UPDATE: Governor John Bel Edwards signed House Bill 460 into law, transforming it into ACT 627 which becomes effective on August 1, 2022.
D-Day has arrived in more ways than one as Louisiana’s Regular Legislative Session comes to a close today at 6:00 p.m. Representative Ken Brass, whose District 58 includes voters in 19 of Ascension Parish’s 74 voting precincts as of Election Day (October 12, 2019), authored three bills already enacted into law with a fourth sent to Governor John Bel Edwards for a signature. House Bill 460 will clear the way for Ascension’s Parish Council to levy a new tax without voter approval.
The Brass bill passed the Senate unanimously after a 77-17 (with 10 absents) approval in the House. Three more House members who represent parts of Ascension (Tony Bacala, Kathy Edmonston, and Speaker of the House Clay Schexnayder) all voted in favor of the legislation.
HB 460 amends Louisiana Revised Statute 15:1099.5, the statute that specifically allows municipal governing authority’s to levy a certain tax without public vote. Paragraph C(1) reads:
“A governing authority may levy a special annual tax not to exceed one mill for a period of not more than twenty years for the purposes of acquiring, constructing, equipping, operating, maintaining, and managing a youth center and providing rehabilitative programs within a structured environment for children who enter the juvenile justice system or who are children in need of care or supervision…”
It is the statute pursuant to which Ascension’s Parish Council (the governing authority) levied a one-mill property tax on October 17, 2013 by an 8-1 vote. The enacting ordinance claimed the revenues generated would go…
“To fund Participation Agreement(s) for the care and maintenance of juveniles awaiting prosecution for crimes committed in Ascension Parish, and subsequently to acquire, construct, equip, maintain, and operate a juvenile detention facility in Ascension Parish.” (20 years in duration, the tax is set to expire on December 31, 2032).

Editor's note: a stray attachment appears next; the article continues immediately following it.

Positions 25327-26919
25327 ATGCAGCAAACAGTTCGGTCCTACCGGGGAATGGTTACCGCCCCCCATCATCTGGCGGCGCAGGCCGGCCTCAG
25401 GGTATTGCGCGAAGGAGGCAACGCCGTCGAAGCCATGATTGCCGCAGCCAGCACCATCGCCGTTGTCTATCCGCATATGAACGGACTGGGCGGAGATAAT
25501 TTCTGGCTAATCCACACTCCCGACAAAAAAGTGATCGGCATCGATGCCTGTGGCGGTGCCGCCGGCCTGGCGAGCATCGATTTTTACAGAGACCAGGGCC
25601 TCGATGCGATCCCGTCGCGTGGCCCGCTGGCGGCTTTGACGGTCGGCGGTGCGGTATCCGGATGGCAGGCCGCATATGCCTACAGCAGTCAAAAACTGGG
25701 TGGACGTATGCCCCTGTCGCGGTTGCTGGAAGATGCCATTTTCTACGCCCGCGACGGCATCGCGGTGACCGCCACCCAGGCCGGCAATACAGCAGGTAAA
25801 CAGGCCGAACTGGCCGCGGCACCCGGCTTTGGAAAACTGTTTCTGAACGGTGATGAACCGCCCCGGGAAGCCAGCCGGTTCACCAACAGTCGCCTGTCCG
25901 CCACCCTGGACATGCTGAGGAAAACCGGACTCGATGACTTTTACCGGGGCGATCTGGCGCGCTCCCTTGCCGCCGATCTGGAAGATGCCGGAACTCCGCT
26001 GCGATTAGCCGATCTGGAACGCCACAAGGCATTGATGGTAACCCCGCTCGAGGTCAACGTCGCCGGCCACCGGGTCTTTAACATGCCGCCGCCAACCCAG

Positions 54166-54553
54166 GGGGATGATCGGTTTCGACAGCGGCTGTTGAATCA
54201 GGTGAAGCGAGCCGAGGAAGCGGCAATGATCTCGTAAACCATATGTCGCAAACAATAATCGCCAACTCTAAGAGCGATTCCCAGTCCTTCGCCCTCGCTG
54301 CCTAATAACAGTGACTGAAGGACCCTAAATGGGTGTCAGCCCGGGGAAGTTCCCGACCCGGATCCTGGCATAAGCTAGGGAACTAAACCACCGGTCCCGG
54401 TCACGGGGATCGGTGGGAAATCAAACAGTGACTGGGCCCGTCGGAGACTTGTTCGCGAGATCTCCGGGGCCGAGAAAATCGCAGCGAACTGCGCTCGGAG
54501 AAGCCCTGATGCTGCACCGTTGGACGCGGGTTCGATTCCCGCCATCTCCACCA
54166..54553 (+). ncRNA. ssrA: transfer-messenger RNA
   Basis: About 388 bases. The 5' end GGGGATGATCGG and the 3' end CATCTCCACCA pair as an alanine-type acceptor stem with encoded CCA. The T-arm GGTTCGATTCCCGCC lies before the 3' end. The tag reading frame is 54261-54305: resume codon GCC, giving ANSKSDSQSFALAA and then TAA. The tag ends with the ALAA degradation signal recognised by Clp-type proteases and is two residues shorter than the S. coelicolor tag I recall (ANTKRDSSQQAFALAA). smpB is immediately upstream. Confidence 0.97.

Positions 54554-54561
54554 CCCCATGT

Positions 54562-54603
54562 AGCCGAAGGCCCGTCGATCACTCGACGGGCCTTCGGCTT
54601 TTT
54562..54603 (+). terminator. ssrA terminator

Nearly a decade’s worth of collections, and the Juvenile Detention tax has generated well over $10 million.
Insufficient, apparently, to undertake construction of the juvenile detention facility; nor an early childhood development center.
Enter Representative Brass whose HB 460 adds “for preventative programs” to the list of items fundable the statutorily allowed tax without voter approval. The bill, having been approved by both legislative chambers, awaits Governor John Bel Edwards’ signature. What constitutes a “preventative program?”
The Brass bill passed the Senate unanimously after a 77-17 (with 10 absents) approval in the House which included the support of three more members who represent parts of Ascension. HB 460 adds a new sub-paragraph to Paragraph C(1) of the current statute.
“For purposes of this Paragraph, preventative programs include early childhood care and educational programming and infrastructure, and programs that address adverse childhood experiences as well as any related services and support for parents with the goal of ensuring children do not enter the juvenile justice system in the future.”
A worthy goal, to be sure. But, given that expansive language, the more salient question is; what does NOT qualify as a preventative program?
President Clint Cointment’s administration, especially CAO John Diez, has taken up the cause with a particular focus on the West Bank. Representative Brass’ district includes the entirety of west bank Ascension.
And the Council seems to have bought in too.
Plans for an Early Childhood Development Center already underway, a $250,000 tutoring center added into the mix recently…the price tag continues to grow.
Once the governor applies his signature, how long will it take Ascension’s governing authority, i.e. the Parish Council to add another mill to the property tax rolls?